Morgan and his longtime friend and partner Phil "Philbilly" O'Donnell have always been actively involved in choosing the songs they didn't write themselves, and always co-produced the records. "Producing is an aspect of the business that I love, because there's a creative process that takes place in the studio, outside and away from the writing and the singing," he says. Nothing's changed this time around. "We did all the same stuff we've done on the past three records. The only difference is, we get pitched better material. Both the writers I already know and people that I haven't written with, because of the success we've had, have started pitching me great songs."
Morgan's gift is for, as he puts it, "real-life stuff." His eye for the everyday, whether he's trying to make sense of a world where kids want iPods for Christmas instead of BB guns, or describing girls with ponytails tucked in their baseball caps, is so unerring that it's easy to overlook just how much goes into the songwriting. On the aching, piano-and-steel tinged ballad "Lookin' Back with You," Morgan spins today's most precious moments into tomorrow's cherished memories-nearly every line is ripped right from his life, but every line is also the work of an exquisite craftsman, whether he's going for humor, pathos or a mundane detail. When my new truck is my old truck/and I take off these big old tires/and it's our turn to slow down traffic everywhere, he sings. Elsewhere, "Sticks," with its bluegrass bar band vibe, seems destined to supplant John Mellencamp's "Small Town" as an American classic of both rock'n'roll and country. I was raised in the sticks/that's where I get my kicks ... tailgatin' with my buddies/boots and dog and tires all muddy. And if Morgan keeps writing songs like "Planet Her" for Karen, he may not ever need to get her birthday presents. "Ah, she's not much for the music," he jokes. "She'd still rather have a Corvette."
On "Lookin' Back with You," Morgan envisions the two of them in "Cracker Barrel rockers" but it's probably safe to say he isn't ready to trade in his KX-450 yet. Before most concerts Morgan jumps his bike across the stage; he attended the 2006 ACM Awards on crutches after crashing in a race. At the same time, he's also famously at home going 5 mph on a combine (International Harvester is now one of Morgan's sponsors). "I find great comfort and ease of mind at both," he says. "The great thing about being on a tractor is it slows your world down a little bit. Your thought process changes. It gives you a chance to reflect. On the motorcycle, I'm not thinking about anything but riding. For me, relaxing is getting on my motorcycle and going as fast as I can and as long as I can through the woods."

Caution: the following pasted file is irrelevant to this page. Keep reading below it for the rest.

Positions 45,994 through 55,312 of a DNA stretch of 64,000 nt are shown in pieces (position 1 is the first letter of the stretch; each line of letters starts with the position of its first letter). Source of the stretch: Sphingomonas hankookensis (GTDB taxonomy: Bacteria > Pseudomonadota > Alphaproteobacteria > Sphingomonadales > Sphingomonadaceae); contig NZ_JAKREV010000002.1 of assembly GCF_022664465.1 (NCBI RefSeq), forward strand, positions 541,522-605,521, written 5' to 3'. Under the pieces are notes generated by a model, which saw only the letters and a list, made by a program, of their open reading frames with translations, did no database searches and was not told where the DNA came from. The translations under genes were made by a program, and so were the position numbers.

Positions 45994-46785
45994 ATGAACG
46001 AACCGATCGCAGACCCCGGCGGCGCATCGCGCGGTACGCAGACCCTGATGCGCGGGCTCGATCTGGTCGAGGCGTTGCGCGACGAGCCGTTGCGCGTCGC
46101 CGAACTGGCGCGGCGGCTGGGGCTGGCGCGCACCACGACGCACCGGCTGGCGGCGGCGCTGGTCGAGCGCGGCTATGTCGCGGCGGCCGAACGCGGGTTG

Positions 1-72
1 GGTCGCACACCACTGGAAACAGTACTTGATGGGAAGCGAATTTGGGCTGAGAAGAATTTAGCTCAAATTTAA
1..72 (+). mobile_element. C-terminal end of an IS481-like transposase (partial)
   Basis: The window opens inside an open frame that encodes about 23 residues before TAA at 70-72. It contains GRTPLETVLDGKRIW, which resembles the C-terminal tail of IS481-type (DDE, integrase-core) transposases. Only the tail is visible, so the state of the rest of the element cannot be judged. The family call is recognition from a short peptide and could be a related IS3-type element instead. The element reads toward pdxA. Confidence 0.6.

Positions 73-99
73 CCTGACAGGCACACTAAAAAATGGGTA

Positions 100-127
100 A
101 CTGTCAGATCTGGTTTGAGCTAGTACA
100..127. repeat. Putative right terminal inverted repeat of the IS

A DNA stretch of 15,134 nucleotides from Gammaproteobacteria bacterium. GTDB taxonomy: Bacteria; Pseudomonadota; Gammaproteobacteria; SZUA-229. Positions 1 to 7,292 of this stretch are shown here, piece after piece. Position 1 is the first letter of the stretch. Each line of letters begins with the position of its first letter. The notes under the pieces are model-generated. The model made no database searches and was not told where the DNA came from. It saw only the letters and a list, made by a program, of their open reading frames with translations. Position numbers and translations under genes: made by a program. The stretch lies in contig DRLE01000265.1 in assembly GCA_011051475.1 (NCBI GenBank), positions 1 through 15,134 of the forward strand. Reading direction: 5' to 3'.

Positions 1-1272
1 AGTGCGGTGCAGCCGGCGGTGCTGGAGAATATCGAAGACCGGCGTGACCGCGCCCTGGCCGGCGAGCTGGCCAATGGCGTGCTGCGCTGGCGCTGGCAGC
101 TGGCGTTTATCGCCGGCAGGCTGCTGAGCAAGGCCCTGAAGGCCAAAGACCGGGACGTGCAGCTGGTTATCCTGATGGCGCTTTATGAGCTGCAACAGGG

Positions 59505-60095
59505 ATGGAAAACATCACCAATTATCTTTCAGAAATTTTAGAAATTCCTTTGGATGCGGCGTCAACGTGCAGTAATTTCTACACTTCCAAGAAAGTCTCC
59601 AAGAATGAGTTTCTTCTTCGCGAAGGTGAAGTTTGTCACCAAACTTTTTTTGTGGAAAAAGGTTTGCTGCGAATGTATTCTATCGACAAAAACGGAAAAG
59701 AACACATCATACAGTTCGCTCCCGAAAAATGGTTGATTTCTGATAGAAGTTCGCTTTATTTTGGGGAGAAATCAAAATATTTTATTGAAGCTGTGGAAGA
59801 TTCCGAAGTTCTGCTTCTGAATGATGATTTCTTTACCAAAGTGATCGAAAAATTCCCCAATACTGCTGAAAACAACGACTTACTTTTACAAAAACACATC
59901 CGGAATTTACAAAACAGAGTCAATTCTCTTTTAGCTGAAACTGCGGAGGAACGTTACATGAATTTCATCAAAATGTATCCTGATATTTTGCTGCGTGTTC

Needless to say, Morgan's full-on personality made him well-suited for the military. He spent 10 years on active duty in the 101st and 82nd Airborne Divisions, and goes overseas to perform USO shows every chance he gets. "Sometimes you walk away feeling regret: that I should be there with them still," he says. "But I'm starting to appreciate what I can do now for those men and women outside of being a soldier. Doing stuff for the USO will always be a priority for me." Morgan received the 2006 USO Merit Award for his involvement, joining the likes of Steven Spielberg, Elizabeth Taylor, and Bob Hope as a recipient.
As with the touring, being in the military made him value home and family as much as ever. And he still runs his country music operation like an Army unit. "My dad and mom raised me to be grateful and thankful and appreciative," he says. "They always told me, if somebody loans you something, give it back in better shape than what you get it in." Thus, Morgan and the band and road crew sweep the stage before and after shows, and are not likely to ever get an angry phone call from a motel clerk. After most gigs Morgan's right there with them loading up the truck. "Something in my genes and my blood requires that I work-right or wrong, it makes me feel like a man," Morgan says with a laugh. "People ask me how I stay grounded ... man, I go home and I still mow my own grass. I clean my own pool. I have kids that I get onto and play with and love the same as everybody else. I will always be that same guy. Just like the people who buy our records and listen to our music."